Predictable players if they are rigid about it are easier to beat than loose fishing players. In fact, a very difficult table can be one filled with 4 or 5 loose players. Certainly over time they will lose money. But so will we.

If whiner guy can make us cautious about playing questionable hands, he can have more confidence when he plays loose as a bluff or semi bluff and put more money in the pot when he feels very strong. And if he can do that in a really intimidating way, he can get the message across to other loose players who don't want to be embarrassed, especially the ones who say, " I had to call" to explain their ridiculous play.
Sometimes it is a good thing to tighten up the play.

However, most of the time, it is as Al suggests. Whiner guy is mad at randomness when he feels he is smart enough to have almost attained the position of Poker God. He feels you have some obligation to play by rules that give you the best odds. Then he can feel confident in second best hands where you show no strength and in bluffing, and he does not have to worry so much about the river. Some of these guys cannot even count outs or figure pot odds. Just as the whiners at the blackjack table are often unable to count cards or notice dealer tells or understand that other players have no effect on the randomness of their play.
Only in poker unlike blackkjack, good players not only have permission to play long shots, but actually should mix their play up with such hands when they can be played cheaply and then shown loudly to everyone. Especially in limit where no single hand will ever be your entire bankroll.
Nothing is worse than to sit and play almost nothing except free flopped blinds for a hour or two and then get a winning hand, only to find everyone folding out of respect.
But often the whiner will get under the skin of a fairly good player and that player will begin to explain his reasoning, giving too much information, or even worse may embarrass whiner guy by pointing out bad play and so inhibit whiner guy from making his poor bets/calls.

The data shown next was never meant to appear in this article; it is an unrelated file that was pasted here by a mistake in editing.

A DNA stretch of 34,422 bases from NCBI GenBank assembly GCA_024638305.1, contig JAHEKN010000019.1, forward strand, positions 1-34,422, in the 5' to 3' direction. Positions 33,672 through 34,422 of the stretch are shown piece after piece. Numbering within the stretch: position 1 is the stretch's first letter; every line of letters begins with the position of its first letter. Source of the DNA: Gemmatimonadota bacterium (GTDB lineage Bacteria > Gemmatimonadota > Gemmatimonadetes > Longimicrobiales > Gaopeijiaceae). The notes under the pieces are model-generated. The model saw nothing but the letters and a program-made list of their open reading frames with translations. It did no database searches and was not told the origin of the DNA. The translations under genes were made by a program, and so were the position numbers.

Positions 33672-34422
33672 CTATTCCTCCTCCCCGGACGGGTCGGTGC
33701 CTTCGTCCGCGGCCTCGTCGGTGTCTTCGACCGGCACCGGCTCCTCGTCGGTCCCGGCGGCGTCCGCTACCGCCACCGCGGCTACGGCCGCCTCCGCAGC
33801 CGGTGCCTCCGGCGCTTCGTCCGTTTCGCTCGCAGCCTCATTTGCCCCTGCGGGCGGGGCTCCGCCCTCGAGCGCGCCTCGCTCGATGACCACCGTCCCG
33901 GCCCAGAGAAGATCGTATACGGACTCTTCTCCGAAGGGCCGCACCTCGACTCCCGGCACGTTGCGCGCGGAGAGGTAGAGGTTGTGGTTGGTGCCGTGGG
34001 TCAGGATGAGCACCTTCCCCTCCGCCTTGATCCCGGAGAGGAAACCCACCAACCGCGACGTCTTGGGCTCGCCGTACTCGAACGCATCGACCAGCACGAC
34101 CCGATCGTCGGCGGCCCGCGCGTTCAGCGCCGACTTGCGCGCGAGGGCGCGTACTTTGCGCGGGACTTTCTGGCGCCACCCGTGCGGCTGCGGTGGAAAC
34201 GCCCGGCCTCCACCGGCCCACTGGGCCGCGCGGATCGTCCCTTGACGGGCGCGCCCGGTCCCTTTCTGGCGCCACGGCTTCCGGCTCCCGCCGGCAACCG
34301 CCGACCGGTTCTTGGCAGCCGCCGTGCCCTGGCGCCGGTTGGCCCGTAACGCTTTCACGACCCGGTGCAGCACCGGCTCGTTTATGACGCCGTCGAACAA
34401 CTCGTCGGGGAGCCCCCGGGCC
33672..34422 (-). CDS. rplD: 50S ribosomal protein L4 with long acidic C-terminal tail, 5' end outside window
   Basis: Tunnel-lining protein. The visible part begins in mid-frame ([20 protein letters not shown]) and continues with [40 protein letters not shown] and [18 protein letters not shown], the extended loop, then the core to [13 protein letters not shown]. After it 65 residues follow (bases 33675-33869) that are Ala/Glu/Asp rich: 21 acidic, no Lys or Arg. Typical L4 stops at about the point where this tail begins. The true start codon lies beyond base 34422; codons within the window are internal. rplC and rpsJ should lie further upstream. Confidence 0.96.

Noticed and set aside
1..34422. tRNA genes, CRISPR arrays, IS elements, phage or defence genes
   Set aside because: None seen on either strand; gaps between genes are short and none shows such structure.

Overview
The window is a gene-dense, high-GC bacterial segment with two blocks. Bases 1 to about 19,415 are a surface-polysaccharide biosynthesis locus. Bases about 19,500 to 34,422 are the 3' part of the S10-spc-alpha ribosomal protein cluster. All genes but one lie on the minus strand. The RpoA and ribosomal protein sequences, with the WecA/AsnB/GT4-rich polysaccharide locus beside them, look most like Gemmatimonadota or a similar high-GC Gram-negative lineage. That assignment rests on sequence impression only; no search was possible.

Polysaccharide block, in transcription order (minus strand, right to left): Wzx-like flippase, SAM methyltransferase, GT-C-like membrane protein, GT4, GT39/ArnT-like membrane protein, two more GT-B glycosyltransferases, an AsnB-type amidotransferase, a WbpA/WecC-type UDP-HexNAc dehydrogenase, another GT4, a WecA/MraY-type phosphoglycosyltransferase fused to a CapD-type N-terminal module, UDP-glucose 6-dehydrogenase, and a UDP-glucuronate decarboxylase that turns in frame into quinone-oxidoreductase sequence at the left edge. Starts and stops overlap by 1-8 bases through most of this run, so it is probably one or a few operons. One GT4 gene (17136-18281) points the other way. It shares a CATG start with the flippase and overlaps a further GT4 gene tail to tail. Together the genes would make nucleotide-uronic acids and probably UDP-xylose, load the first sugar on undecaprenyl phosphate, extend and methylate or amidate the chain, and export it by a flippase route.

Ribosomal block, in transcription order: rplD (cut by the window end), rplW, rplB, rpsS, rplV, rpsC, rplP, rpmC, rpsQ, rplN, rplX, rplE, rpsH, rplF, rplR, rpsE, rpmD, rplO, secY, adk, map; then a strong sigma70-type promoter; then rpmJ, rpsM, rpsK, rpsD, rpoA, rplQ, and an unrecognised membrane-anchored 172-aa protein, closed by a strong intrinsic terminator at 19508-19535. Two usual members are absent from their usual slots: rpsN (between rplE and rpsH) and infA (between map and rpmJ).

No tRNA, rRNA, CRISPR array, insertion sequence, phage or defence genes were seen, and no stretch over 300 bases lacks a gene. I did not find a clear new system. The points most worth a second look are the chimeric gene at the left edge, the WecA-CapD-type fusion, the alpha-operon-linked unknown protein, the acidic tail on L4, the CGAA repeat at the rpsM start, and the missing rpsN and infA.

To challenge Whiner guy at the table in my opinion is a wrong move.
I'd rather convince him that I am an idiot or at least that it is an addiction for me.
Sometimes I say:
"Some people can't stop playing bad cards, but I seem to like them best."
Here are some moves I like better than arguing with whiner guy.
First, to just get a sense of where whiner guy and the rest of the table are, I say as I rake in the nice big pot and smile, "When I can't play well, I try to play lucky." Look up to see who laughs. Confident players will get the joke. Whiner guy and his other pattern player buds will snort and think you are a lucky idiot. Both will be just a bit more careful pushing hard with second best. And other fishing players will feel justified in their own fishing.
Sometimes the players who just listen but are new or loose are affected by whiner guy and his issues. Just having an argument about good play between two players will encourage the poorest players at the table to reinspect their games. They might not mind losing money, but they hate losing face. You may win the argument, but lose chips.

Second, occasionally playing poor cards and showing them, especially after a long stretch of throwing away, is the best strategy. To draw attention to your bad play try to get whiner guy to make a comment. Then have some comeback that admits the bad play, but gives some emotional or superstitious reason or quotes some poker expert. How many times have you seen 10-2 played and justified? Plenty.
The bad hand I like to play is 6-9. I like it because I can say, "My buddy Howard told me that this one was just as good as Big Slick. I heard someone call it Big Lick."
I like it because it sets up doubt in the minds of people fishing for those middle straights.
Again, watch for the people who sneer.
I follow up with, "This is my favorite hand. I always play it. I find it is a good all- in hand in no limit too."
Whiner guy will believe you.
So now when 6-9 comes on the flop, and you have other playable cards, the semi bluff is more powerful. If you have raised 7-8 suited preflop (again more of a limit move at a passive table) on the button, why you are golden when the straight hits for you and whiner guy has trips. He puts you on 6-9.
And if you raised on pocket aces, they now look like two pair, 6's and 9's, so facing your represented full house draw, out go the straight fishermen .